How do you fit three years into three weeks?

How do you pour a grain silo worth of time into a teaspoon?

Slowly, perhaps. With lots of prayer to the God who multiplies loaves and fishes. You pray He will multiply the 21 days and nights into a season of memories so abundant they will feed the famine that lies ahead.

You sit with the dog who after only one day is already your best friend.

You walk mountain paths and peer into fish ponds.

You climb tree houses.

You talk late into the night over cups of tea and melktert and the exhausted snoring of children.

You just lie there in the big bed that your parents have given up for you for three weeks and feel the blankets wrap themselves around you as warm and welcoming as the house, the country, the family that runs in your blood.

You remember that homesickness is itself a gift because it amplifies the ordinary into a treasure.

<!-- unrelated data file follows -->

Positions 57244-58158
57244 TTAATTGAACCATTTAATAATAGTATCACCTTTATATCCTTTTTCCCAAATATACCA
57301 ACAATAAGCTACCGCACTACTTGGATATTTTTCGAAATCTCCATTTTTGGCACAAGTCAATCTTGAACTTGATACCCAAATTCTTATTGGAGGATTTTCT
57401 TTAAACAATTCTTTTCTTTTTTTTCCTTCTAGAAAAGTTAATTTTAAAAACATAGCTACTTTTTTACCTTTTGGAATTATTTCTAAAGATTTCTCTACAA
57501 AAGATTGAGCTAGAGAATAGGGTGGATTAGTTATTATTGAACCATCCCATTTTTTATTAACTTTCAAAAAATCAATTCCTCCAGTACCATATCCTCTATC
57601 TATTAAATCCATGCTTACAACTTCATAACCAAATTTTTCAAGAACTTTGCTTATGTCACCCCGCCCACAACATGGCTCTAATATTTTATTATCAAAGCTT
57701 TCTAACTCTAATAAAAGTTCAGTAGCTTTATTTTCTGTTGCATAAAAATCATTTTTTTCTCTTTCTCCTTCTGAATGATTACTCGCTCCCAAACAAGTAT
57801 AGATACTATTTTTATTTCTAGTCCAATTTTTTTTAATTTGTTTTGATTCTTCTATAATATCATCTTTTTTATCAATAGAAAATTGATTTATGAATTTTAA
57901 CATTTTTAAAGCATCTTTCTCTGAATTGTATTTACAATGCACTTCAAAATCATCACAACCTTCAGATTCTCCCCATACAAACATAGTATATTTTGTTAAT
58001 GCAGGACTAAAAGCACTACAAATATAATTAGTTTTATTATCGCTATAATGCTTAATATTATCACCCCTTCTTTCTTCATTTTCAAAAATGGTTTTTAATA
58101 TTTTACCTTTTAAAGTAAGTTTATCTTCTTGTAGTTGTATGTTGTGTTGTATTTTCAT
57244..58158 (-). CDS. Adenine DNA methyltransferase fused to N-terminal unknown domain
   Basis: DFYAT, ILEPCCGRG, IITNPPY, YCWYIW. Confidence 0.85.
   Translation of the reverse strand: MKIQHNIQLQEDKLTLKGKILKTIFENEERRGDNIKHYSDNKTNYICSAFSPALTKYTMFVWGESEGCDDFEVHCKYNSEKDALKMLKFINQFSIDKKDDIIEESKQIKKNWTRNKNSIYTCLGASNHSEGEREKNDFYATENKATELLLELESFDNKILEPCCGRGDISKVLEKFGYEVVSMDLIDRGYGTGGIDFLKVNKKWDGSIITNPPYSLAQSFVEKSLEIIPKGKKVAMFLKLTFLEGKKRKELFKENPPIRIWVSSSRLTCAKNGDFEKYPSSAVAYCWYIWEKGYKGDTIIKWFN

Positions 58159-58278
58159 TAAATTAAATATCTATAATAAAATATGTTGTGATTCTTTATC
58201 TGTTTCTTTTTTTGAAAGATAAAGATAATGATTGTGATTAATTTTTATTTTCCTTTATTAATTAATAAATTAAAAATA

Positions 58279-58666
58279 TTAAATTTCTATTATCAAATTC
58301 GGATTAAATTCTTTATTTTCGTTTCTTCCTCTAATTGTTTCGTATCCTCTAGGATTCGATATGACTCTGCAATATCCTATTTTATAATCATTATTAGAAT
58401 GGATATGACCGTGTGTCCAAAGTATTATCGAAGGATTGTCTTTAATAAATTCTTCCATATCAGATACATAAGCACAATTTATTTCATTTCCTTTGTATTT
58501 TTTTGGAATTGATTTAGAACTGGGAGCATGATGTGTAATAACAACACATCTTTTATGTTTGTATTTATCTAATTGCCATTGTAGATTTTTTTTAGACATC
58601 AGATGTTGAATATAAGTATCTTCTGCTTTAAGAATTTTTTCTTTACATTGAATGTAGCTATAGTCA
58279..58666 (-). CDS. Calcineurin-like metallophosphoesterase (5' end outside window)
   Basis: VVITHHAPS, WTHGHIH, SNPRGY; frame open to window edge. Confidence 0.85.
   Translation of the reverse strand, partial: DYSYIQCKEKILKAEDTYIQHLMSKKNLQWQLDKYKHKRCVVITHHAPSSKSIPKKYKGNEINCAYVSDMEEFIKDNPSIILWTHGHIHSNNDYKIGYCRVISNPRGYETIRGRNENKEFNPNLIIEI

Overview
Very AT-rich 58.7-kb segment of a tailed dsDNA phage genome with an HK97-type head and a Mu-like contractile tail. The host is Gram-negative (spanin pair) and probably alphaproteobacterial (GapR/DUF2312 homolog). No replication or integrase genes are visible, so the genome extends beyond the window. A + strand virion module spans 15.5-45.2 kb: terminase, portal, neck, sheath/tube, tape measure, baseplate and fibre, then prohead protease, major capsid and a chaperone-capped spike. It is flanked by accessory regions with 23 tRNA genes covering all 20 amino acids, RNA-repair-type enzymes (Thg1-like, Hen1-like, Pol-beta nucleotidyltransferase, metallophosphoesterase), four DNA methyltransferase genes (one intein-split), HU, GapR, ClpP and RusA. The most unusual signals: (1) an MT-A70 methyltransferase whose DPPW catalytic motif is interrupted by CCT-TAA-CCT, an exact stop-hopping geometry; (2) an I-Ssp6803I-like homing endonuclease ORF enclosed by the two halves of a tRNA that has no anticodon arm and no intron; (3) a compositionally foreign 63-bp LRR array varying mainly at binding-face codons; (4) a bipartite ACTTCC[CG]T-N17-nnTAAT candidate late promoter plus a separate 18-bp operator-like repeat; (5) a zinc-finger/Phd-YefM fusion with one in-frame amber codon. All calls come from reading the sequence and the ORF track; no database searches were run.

Breakfast with brothers and sisters becomes a mental Polaroid that their parents will file away for the months ahead. Scooters and swings fly us all much higher and faster than the moment and the hot dogs bark as happy as the kids who wolf them down.

Ordinary is a gift we have taken for granted far too often. And after just one day we begin to forget to forget.

So when my just-turned-sixty-four-year-old dad {with his four-year-old foster daughter, Lulu, on his lap} opens the Bible after dinner, just like he’s done a thousand thousand times before, the words arrive with a smile,

For the LORD your God is living among you. He is a mighty savior. He will take delight in you with gladness. With his love, he will calm all your fears. He will rejoice over you with joyful songs. Zeph. 3:17.

A smile, because there is no ordinary to be found in words like that.

Nothing about you or me or our routine is ordinary in the context of love like that. No matter what the zip code. South Africa, Stateside or anywhere in between.

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